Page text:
Taper Relief: the issue of loan notes by a purchaser on the acquisition of a company

United Kingdom
In the context of a private company acquisition, it is common practice for the purchasing company to issue debentures (loan notes) in itself to shareholders in the company acquired ("the Target") in satisfaction (or more commonly, in part satisfaction) of the price. This note looks at the tax issues that arise for individual sellers (but does not consider corporate sellers) and whether the proposed changes to taper relief expected to be enacted in the Finance Act 2002 will affect existing practice.

The issue of loan notes may be driven by the purchaser as a means of financing the acquisition but in many cases it is the sellers who stipulate that part of the price should be satisfied by the issue of loan notes. This is invariably required by the sellers for tax purposes. There are two main tax drivers for the seller:-

  • deferring tax on gains on disposal of shares in the Target, and
  • reducing the effective rate of tax by enhancing taper relief.
CGT deferral

A seller can avoid an immediate CGT charge to the extent that he receives shares or debentures as the "price" for selling his shares in the Target. Specific requirements must be met in order to obtain the relief, but, typically, these will be satisfied on a private company acquisition.

There are, broadly, two types of debentures or loan notes that can be issued as the price for selling the target companies shares; "qualifying corporate bonds" ("QCBs") or "non-qualifying corporate bonds" ("NQCBs"). Although a CGT deferral is achieved where shares are exchanged for either QCBs or NQCBs the tax treatment of the two types of debenture or loan note are very different. Where the debentures are QCBs the gain arising on the sale of the shares is computed at the date of sale and is then "frozen". On a subsequent disposal of the QCBs (eg on redemption) the CGT charge crystallises. A QCB is not a CGT asset and therefore no capital gain or allowable loss will arise on its redemption or other disposal; the disposal of a QCB simply serves to crystallise the charge on the gain that arose on the sale of the shares in the Target. Significantly, that crystallised gain ("frozen" at the date of sale of the shares) cannot be reduced by taper relief for the period (which could be a number of years) that the QCBs are held by the seller – see further below.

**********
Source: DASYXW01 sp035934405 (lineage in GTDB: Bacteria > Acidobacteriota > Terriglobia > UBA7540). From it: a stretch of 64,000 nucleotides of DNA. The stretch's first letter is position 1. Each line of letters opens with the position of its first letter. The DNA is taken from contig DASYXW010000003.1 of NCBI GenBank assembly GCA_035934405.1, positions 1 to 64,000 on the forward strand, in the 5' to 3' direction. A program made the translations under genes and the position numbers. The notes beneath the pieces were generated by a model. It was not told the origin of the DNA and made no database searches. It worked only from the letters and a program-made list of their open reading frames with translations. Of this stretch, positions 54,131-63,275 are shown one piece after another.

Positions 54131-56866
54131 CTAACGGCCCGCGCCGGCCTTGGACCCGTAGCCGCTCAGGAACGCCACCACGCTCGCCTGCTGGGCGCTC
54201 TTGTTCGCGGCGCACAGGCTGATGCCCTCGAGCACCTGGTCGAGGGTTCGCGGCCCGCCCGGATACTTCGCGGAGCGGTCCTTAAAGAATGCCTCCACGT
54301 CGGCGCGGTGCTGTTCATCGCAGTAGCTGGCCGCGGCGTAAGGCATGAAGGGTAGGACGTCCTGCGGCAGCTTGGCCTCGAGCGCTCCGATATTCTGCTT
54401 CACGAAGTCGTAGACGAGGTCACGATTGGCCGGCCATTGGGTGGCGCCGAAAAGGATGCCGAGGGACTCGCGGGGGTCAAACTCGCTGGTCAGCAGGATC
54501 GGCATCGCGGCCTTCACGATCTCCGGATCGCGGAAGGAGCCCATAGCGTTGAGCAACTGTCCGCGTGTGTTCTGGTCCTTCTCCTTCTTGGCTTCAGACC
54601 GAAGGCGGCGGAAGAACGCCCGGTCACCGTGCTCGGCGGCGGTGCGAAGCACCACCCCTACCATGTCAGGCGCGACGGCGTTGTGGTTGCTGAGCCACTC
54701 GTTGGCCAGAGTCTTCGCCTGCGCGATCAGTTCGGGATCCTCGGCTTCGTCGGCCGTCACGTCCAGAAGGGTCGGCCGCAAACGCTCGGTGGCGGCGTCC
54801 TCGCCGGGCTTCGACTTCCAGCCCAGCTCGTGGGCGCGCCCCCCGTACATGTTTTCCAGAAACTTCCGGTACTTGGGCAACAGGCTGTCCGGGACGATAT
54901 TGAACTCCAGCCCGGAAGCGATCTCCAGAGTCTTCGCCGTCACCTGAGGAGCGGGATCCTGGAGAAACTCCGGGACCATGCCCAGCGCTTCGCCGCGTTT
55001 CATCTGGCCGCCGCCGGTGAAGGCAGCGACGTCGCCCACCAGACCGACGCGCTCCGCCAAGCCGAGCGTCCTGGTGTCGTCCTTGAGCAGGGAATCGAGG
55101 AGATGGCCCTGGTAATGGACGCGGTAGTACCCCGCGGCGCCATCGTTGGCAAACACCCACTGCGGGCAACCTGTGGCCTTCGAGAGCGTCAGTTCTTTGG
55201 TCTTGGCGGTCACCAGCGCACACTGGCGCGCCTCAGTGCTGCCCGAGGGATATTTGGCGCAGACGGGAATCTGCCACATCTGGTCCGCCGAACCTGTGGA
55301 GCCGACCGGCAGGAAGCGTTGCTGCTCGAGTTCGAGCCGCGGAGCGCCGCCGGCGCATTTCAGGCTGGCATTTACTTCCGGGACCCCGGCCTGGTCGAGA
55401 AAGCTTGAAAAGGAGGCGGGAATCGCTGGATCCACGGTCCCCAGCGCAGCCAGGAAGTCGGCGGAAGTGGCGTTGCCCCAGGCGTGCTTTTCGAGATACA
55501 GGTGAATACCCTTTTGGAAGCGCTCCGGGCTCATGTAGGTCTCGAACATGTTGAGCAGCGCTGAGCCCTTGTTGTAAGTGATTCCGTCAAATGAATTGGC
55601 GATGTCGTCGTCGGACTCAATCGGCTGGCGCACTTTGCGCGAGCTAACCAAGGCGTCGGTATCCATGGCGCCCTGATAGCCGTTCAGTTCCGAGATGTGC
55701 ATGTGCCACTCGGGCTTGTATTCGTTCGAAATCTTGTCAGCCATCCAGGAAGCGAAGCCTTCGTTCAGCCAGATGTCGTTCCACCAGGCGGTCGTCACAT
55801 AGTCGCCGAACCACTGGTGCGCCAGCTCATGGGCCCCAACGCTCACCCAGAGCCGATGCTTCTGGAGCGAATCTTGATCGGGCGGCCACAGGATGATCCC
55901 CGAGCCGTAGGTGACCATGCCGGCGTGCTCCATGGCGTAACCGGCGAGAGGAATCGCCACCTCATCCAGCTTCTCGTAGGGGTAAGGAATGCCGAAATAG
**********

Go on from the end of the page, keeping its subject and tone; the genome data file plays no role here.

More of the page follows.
NQCBs, on the other hand, are CGT assets. Any gain that would otherwise be realised on the sale of the shares can be "rolled over" into NQCBs with those NQCBs being treated as the same asset as the shares in the Target. No gain arises on the sale of the shares; instead, the individual's acquisition cost (or "base cost") of his shares becomes his acquisition cost of the NQCBs. Any gain is therefore not "frozen" and a gain or loss will arise on the disposal of the NQCBs. Significantly, where the NQCBs are disposed of (eg on redemption) any gain that would have arisen on a cash disposal of the original shares will be reduced by taper relief. CGT rates may be reduced from 40 per cent to an effective rate of 10 per cent - see further below.

Debentures have generally been structured as NQCBs to ensure that the seller can trigger a capital loss if the purchaser defaults and cannot pay the full redemption price. If the debentures were, instead, structured as QCBs the individual seller would be left with a charge to tax on the "frozen" gain that arose on the sale of his shares in the Target and a non-allowable loss on the disposal of the debentures. As indicated above, the crucial distinction between debentures which are NQCBs and debentures which are QCBs, (i.e. where the debentures are NQCBs the shares and the debentures are treated as the same asset and the one is "rolled over" into the other) ensures that this cannot happen where the debentures are NQCBs. The risk of this happening where the debentures are QCBs can be reduced if the debentures are guaranteed (eg by a bank).

Enhancing taper relief

Immediately prior to the introduction of taper relief in 1998, an individual was liable to CGT at his marginal income tax rate (40 per cent for a higher rate taxpayer) on any gain arising from the disposal of his shares in the Target (subject to the availability of any specific but narrower reliefs eg retirement relief). The gain could be deferred by taking debentures (see above) but ultimately tax at 40 per cent would be payable (unless there was scope for more creative tax planning).

Taper relief was introduced in the Finance Act 1998 and applies to any disposal of shares (but not just shares) by individuals made on or after 6 April 1998. Broadly, it operates by reducing the chargeable gain arising on the shares, the extent of the reduction depending upon the length of time that the shares have been held and whether the shares are "business assets" or "non-business assets". Following changes in the Finance Act 2000, where a business asset which has been held for 4 years or more is disposed of, only 25 per cent of the gain is chargeable. This is equivalent to an effective rate of tax of 10 per cent (for a higher rate taxpayer). On the other hand, to obtain the maximum taper relief on a disposal of a non-business asset, the asset must be held for 10 years or 9 years for assets held on 17 March 1998 (in both cases excluding periods of ownership before 5 April 1998). If the maximum amount of non business taper relief is obtained then 60 per cent of the gain is chargeable, equivalent to an effective rate of tax of 25 per cent. Clearly it is more beneficial for the asset to be treated as a business asset.

The Finance Act 2000 also introduced a more generous business asset test. Prior to the Finance Act 2000, shares held by an individual would only qualify as a business asset if the company was a trading company or holding company of a trading group and the individual could exercise at least 25 per cent of the voting rights in the company or he could exercise 5 per cent of the voting rights and was a full time working officer or employee of the company (or of a relevantly connected company). The Finance Act 2000 (which applies to disposals made on or after 6 April 2000) provides that shares will qualify as a business asset if the company was a trading company or the holding company of a trading group and

  • the company is unlisted (shares traded on AIM are regarded as unlisted) and is not a 51 per cent subsidiary of a company that has any of its shares listed; or